Because students know where their work is and who can see it they take more ownership of it.
This real-time platform for assignments also helps teachers keep students focused on their school work. When a recent assignment began to veer off course because students started an unrelated side conversation with in the comments section, the instructor was quickly able to halt the chatting and return attention to the intended topic of discussion.
“What we have found is the more they have access to technology, the more students are prone to engage in discussions, “Reid says. “When you have those discussions without technology, students tend to be more shy or dismissive about the conversation. A virtual platform allows them to express their views in a whole new way.”
Testing the waters
Through its partnership with the Lower Hudson Regional Information Consortium (LHRIC), a nonprofit consortium that provides educational and administrative technology services to 62 area school districts, PCSD is able to share a technologist who trains teachers right in their schools instead of the teachers having to attend seminars or lectures outside their school.
“With Google, the kids and teachers are learning at the same time, so it’s a collaborative effort where the two are troubleshooting and figuring things out together.”
According to Reid, thanks to the LHRIC support, PCSD teachers are more willing to try new technologies, and thanks to Google, the kids are too.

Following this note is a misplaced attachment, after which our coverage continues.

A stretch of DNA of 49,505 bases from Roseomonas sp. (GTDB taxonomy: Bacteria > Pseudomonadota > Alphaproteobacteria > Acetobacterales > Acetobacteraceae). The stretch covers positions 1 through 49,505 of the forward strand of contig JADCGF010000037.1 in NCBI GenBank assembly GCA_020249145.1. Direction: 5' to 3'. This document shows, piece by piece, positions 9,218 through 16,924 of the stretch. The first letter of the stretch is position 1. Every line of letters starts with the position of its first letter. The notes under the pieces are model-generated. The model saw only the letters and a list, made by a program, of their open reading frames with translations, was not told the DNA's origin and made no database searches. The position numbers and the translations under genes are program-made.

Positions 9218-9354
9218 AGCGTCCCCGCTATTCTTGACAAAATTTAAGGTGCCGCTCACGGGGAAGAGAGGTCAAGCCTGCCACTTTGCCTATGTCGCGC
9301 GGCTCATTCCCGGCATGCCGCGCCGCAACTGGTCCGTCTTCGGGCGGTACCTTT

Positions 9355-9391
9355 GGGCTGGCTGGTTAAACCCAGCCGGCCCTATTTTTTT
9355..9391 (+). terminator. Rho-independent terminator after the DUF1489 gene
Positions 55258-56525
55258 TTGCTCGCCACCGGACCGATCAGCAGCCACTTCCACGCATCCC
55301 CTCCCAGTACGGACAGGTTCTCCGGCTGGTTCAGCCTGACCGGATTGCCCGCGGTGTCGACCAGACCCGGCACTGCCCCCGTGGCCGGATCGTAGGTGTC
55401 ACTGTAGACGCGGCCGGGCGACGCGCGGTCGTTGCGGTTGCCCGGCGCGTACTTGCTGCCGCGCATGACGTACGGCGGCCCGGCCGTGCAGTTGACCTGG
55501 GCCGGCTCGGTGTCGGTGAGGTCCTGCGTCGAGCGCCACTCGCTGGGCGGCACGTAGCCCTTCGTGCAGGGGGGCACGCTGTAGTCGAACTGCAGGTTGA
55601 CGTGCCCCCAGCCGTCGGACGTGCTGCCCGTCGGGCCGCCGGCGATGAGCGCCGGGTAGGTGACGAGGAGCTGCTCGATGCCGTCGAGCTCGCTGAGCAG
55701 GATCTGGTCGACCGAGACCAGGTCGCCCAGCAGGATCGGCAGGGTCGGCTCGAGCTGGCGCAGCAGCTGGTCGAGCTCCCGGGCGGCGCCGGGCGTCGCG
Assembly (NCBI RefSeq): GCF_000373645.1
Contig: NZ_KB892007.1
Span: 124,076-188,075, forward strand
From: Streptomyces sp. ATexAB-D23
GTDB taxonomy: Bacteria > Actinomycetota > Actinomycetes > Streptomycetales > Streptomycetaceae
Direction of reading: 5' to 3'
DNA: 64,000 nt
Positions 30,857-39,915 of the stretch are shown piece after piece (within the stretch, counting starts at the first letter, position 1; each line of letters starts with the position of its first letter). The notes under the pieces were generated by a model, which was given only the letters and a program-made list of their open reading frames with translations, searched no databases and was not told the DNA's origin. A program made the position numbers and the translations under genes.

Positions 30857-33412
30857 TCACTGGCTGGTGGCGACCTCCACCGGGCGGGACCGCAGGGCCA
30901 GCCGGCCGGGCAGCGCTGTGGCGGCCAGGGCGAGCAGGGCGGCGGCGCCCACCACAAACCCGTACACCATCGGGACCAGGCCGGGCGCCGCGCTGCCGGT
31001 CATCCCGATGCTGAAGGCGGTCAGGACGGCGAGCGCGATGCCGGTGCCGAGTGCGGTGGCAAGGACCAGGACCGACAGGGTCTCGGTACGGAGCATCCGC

“With Google, the kids and teachers are learning at the same time, so it’s a collaborative effort where the two are troubleshooting and figuring things out together,” Reid said.
It’s developing a new bond between the teachers and their students because to some extent it dissolves the traditional hierarchy of the student-teacher relationship, she says. It gives them a common goal, which is to figure out how this new technology can improve their classroom experience.
And while there is a small learning curve to the newly introduced technology, this has not stopped teachers and students from embracing the platforms.
When a PCSD student entered an entrepreneurship contest, the student created her presentation in Google Slides. Judges were surprised to see the student chose a new platform for her presentation, since most of her counterparts chose to use PowerPoint to present their work. The student explained that she could access Google Slides anywhere and that she found it easier to insert videos and other multimedia into Google Slides. She placed third in the competition.